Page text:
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Friday, June 15

The Weekly Shtikle - Korach

This week's parsha covers the tragic story of the rebellion lead by Korach, Dasan and Aviram. Their ultimate demise is well known. The leaders and their families were swallowed up into the ground. However, their 250 followers who had each brought a ketores offering were consumed by fire. Surely, there is a reason why different punishments were doled out to the different participants.

Rabbeinu Bachaya suggests the principal sin of the leaders was that of haughtiness. They put themselves on a high level from which they were, in truth, very far. This arrogance was fittingly punished with the perpetrators falling down to the deepest depths. The 250 followers were punished not as much for their participation in the movement but for having gone through with the confrontation with Moshe and bringing the ketores. The undesired offering was punished much in the way that Nadav and Avihu met their demise - being burned by the mighty fire of HaShem.

Perhaps we may suggest an alternate approach. The leaders were greedy, self centred individuals looking out only for their own benefit. Their campaign may have appeared to be aimed at "fairness and balance" but their true motives were purely selfish. They wanted nothing but to advance their own positions. The 250 followers were merely misled by their apparent leaders and deceived into believing in their cause. The self-serving disregard for truth was a behaviour that was incorrigible. There was no room for the leaders to grow out of this rut they had dug themselves into. Therefore, they were smothered by the earth and disappeared, symbolizing that there is no potential good that could come out of their actions.

The followers, however, were simply misguided loyalists. Their behaviour could easily be channeled for good if pointed in the right direction. This is most clearly illustrated by On ben Peles who, according to the gemara (Sanhedring 109b,) was convinced by his wife to leave the group. They were fittingly punished with fire. Fire, although often a destructive force, can also be constructive. It can take an inedible slab of meat and make supper out of it. It can be used to shape raw metal. The followers being consumed by fire symbolized that there was what to learn from them and that their actions could be channeled for positive causes. It is therefore easily understood that the metal of their pans was put on display to remind B'nei Yisrael of this tragic episode.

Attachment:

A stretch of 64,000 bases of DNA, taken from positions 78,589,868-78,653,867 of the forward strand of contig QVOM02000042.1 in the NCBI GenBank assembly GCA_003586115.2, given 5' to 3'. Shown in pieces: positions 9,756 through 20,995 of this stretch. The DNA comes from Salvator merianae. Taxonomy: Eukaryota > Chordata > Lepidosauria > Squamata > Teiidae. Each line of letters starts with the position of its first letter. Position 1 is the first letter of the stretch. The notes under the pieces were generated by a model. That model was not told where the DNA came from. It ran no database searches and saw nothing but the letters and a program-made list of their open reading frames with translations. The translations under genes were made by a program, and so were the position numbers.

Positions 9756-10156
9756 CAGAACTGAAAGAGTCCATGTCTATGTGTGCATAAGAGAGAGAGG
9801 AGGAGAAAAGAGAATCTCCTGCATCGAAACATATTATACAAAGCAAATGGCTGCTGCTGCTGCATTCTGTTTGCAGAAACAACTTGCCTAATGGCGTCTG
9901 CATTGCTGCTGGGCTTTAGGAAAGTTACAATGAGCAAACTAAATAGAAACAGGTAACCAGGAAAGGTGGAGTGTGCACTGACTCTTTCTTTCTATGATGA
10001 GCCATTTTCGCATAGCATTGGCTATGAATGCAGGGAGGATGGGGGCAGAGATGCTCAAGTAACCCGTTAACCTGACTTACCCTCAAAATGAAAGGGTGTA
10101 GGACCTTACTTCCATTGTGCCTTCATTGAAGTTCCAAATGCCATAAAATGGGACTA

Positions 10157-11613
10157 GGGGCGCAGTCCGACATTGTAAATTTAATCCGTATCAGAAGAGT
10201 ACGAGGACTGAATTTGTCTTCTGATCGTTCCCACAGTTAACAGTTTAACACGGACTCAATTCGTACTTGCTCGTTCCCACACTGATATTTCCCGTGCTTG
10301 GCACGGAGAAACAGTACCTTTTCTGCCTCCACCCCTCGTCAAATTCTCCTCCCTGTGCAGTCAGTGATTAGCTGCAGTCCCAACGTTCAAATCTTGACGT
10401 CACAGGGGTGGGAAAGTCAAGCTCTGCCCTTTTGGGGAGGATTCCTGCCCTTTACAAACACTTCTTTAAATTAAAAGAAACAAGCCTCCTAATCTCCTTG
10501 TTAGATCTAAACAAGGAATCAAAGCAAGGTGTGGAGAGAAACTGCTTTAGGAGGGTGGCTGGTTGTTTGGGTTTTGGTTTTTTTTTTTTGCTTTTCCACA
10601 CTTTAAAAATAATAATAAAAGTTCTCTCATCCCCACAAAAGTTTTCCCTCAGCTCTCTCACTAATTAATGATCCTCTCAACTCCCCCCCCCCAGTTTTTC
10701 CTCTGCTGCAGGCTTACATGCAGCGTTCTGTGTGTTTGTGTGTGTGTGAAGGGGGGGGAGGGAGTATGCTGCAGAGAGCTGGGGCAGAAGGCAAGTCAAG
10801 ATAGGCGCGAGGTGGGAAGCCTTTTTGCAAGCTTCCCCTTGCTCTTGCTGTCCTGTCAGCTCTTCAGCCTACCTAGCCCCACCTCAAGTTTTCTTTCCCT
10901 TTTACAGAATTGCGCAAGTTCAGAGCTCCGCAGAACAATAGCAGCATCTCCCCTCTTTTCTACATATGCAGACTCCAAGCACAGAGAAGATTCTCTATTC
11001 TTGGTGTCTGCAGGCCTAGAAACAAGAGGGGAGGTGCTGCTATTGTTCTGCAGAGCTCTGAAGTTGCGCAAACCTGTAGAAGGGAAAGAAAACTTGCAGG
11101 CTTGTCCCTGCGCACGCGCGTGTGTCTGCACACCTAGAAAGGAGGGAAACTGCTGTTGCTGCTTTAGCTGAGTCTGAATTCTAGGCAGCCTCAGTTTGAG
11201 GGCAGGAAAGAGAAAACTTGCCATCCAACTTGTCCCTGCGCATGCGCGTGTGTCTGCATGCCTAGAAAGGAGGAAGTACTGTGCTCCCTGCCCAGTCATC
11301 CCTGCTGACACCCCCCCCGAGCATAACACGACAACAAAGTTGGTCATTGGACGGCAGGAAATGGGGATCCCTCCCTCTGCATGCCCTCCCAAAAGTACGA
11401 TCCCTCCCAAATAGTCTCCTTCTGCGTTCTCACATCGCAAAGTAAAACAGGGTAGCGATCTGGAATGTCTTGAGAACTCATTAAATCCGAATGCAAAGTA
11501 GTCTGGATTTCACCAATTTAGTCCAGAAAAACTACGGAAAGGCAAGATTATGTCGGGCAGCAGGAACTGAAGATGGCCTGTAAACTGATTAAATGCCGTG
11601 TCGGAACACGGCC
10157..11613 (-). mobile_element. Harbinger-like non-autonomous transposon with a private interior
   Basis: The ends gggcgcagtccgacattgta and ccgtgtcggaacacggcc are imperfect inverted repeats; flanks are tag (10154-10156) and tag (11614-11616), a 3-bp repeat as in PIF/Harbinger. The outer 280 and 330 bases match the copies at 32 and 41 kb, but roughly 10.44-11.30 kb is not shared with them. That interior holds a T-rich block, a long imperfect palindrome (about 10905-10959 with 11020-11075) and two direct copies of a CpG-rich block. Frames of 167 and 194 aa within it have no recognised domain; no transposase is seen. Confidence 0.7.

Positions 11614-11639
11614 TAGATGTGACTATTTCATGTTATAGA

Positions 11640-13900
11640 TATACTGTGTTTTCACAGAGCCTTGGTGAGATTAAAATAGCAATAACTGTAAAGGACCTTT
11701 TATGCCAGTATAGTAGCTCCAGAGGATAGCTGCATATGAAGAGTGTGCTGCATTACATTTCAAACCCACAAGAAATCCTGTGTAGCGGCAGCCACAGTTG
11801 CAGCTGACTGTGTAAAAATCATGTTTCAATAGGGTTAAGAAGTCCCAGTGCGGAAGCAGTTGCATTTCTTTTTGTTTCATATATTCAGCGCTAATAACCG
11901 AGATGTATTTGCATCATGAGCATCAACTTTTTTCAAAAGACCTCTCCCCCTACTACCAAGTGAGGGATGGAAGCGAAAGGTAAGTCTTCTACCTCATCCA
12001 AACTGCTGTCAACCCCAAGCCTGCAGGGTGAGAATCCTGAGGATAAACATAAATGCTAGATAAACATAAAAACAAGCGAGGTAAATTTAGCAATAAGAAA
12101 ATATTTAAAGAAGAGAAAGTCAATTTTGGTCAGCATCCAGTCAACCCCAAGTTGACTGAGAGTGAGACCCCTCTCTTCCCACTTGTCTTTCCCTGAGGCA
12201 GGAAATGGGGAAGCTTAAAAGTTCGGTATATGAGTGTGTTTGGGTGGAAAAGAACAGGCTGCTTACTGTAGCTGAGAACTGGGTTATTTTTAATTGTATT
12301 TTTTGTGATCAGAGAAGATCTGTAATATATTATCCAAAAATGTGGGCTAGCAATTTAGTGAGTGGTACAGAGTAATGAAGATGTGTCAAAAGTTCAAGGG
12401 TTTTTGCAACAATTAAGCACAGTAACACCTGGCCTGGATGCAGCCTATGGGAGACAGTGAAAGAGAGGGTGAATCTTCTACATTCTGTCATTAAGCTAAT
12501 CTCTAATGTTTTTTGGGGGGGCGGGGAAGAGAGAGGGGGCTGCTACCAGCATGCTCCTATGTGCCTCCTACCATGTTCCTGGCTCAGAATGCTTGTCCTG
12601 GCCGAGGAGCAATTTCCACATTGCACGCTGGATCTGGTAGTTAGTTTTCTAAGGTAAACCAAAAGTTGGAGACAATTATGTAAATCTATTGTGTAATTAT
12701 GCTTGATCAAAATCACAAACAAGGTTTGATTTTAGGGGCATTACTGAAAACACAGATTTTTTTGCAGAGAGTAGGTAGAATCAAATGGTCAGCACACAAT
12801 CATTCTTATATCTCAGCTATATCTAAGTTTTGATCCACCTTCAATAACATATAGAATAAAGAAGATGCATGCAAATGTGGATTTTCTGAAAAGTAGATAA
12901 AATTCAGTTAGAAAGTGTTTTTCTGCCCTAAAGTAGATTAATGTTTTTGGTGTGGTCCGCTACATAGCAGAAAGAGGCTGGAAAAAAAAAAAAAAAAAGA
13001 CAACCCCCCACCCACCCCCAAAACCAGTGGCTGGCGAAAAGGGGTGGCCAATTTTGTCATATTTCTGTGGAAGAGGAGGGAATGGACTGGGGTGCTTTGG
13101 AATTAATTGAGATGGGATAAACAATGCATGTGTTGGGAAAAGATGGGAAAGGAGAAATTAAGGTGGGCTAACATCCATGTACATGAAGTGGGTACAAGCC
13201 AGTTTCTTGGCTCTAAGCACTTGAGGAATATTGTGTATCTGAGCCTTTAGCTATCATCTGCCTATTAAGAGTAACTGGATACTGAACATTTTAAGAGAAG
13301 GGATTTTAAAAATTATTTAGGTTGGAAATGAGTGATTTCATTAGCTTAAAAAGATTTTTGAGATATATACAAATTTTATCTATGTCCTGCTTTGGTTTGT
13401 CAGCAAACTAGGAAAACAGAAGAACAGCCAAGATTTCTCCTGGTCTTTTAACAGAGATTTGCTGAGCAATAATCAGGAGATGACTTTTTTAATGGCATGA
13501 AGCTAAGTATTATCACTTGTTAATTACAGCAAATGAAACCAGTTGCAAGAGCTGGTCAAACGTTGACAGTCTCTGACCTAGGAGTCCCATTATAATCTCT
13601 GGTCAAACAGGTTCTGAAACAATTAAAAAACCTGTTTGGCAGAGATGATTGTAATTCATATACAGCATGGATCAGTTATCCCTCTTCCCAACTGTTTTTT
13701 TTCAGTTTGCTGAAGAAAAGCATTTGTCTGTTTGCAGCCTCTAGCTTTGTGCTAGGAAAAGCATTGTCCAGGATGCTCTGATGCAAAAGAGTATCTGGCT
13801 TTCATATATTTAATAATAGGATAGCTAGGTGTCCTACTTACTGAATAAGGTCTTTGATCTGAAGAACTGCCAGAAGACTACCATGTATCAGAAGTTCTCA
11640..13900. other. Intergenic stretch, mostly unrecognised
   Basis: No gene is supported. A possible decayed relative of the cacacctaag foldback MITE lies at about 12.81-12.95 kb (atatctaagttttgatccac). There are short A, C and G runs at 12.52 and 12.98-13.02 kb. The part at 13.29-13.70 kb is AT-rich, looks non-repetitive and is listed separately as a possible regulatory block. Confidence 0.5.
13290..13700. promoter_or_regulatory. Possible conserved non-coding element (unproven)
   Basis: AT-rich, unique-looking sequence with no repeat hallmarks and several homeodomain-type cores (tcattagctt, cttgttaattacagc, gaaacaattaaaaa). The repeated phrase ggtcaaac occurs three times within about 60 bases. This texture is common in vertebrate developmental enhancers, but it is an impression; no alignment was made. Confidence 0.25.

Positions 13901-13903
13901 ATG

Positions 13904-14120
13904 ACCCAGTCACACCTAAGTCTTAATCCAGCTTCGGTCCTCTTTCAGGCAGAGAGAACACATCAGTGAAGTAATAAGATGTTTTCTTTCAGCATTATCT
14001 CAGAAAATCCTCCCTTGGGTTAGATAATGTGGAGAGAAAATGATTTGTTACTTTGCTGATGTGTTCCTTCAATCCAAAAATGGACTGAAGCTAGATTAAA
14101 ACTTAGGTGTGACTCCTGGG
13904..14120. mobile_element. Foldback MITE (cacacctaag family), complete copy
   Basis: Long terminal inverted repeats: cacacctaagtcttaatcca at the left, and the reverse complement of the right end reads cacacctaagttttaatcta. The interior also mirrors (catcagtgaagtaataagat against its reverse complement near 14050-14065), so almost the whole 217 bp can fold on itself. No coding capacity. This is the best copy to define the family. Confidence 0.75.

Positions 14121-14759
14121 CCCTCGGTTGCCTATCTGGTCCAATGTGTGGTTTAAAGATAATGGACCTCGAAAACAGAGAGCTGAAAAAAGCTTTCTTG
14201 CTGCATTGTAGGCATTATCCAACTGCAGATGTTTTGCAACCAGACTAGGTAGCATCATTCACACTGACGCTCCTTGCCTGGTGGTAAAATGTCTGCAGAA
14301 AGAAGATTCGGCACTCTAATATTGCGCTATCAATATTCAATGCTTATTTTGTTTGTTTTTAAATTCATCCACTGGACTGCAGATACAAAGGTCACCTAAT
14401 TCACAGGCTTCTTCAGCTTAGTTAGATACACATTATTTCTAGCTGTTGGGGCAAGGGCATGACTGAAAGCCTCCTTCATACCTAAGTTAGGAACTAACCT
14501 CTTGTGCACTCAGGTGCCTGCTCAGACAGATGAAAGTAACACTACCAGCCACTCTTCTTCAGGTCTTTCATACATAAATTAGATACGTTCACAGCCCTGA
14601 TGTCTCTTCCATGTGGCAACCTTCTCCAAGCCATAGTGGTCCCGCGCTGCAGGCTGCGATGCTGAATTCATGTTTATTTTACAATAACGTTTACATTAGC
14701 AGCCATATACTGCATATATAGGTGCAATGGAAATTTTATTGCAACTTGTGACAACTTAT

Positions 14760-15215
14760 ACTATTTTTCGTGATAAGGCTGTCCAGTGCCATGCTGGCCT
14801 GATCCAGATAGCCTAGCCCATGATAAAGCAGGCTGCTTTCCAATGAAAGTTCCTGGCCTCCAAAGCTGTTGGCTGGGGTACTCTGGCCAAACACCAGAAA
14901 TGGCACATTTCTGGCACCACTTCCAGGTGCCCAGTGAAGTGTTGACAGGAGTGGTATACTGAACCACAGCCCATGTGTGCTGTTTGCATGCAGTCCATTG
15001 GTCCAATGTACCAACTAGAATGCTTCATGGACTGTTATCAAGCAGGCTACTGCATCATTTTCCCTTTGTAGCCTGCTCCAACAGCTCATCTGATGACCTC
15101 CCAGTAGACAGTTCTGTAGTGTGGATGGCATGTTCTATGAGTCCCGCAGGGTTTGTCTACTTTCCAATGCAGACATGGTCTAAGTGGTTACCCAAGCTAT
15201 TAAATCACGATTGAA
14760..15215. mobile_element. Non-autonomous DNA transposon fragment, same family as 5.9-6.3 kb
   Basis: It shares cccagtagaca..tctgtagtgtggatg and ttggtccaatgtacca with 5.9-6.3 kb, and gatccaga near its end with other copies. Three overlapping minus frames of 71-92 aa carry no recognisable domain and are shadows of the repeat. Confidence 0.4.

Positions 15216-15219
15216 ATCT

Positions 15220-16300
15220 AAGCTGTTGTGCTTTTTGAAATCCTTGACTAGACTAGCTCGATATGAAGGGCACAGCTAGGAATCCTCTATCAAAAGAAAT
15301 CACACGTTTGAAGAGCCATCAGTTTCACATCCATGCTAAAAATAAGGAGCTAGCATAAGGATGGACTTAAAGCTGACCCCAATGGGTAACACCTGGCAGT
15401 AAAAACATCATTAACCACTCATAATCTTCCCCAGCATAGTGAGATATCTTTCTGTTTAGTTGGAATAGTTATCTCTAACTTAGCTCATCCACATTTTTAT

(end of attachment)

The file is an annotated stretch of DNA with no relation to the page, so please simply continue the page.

Have a good Shabbos.

Eliezer Bulka
WeeklyShtikle@weeklyshtikle.com

Shtikle Blog Weekly Roundup:
Dikdukian: Just do it!
Dikdukian: Flee Market
Dikdukian: Vayikach Korach

Please visit the new portal for all Shtikle-related sites, www.weeklyshtikle.com
The Weekly Shtikle and related content are now featured on BaltimoreJewishLife.com

Friday, June 8

The Weekly Shtikle - Shelach

Clearly, the most significant part of this week's parsha is the episode of the spies who were sent to Eretz Yisrael. As a result of their negative report, B'nei Yisrael were forced to postpone their entry into Eretz Yisrael for almost thirty nine years. Although the report of the ten spies was, on the whole, a negative one, the pesukim seem to show an apparent progression of the gravity of the spies' arguments. We know what they said and we know how they were gruesomely punished but it is important to understand what it was that they said which warranted such retribution.

When the spies die a horrible death for their sins, the pasuk (14:37) reads, "vayamusu ha'anashim motzi'ei dibas ha'aretz ra'ah.." The men who had slandered the land died. The Torah applies a label to these ten spies – slanderers of the land, and it would certainly seem, in context, that this is given as the very reason why they were punished this awful way.